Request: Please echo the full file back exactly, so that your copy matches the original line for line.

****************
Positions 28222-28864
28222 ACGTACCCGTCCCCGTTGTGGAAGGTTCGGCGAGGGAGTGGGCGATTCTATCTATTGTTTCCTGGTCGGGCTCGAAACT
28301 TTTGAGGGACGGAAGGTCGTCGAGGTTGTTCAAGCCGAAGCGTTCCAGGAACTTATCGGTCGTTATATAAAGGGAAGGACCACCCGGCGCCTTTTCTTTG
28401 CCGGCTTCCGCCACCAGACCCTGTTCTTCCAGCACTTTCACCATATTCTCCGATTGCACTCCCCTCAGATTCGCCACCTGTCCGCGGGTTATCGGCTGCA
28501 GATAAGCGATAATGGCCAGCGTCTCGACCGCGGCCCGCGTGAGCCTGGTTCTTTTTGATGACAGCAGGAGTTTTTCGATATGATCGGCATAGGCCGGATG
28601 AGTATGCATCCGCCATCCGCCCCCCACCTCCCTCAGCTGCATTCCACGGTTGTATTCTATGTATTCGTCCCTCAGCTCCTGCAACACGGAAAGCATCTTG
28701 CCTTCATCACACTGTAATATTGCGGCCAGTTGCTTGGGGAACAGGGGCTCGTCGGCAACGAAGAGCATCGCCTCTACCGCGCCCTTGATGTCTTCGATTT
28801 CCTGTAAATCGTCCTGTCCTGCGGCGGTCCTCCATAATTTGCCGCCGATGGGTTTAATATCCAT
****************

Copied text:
Positions 28222-28864
28222 ACGTACCCGTCCCCGTTGTGGAAGGTTCGGCGAGGGAGTGGGCGATTCTATCTATTGTTTCCTGGTCGGGCTCGAAACT
28301 TTTGAGGGACGGAAGGTCGTCGAGGTTGTTCAAGCCGAAGCGTTCCAGGAACTTATCGGTCGTTATATAAAGGGAAGGACCACCCGGCGCCTTTTCTTTG
28401 CCGGCTTCCGCCACCAGACCCTGTTCTTCCAGCACTTTCACCATATTCTCCGATTGCACTCCCCTCAGATTCGCCACCTGTCCGCGGGTTATCGGCTGCA
28501 GATAAGCGATAATGGCCAGCGTCTCGACCGCGGCCCGCGTGAGCCTGGTTCTTTTTGATGACAGCAGGAGTTTTTCGATATGATCGGCATAGGCCGGATG
28601 AGTATGCATCCGCCATCCGCCCCCCACCTCCCTCAGCTGCATTCCACGGTTGTATTCTATGTATTCGTCCCTCAGCTCCTGCAACACGGAAAGCATCTTG
28701 CCTTCATCACACTGTAATATTGCGGCCAGTTGCTTGGGGAACAGGGGCTCGTCGGCAACGAAGAGCATCGCCTCTACCGCGCCCTTGATGTCTTCGATTT
28801 CCTGTAAATCGTCCTGTCCTGCGGCGGTCCTCCATAATTTGCCGCCGATGGGTTTAATATCCAT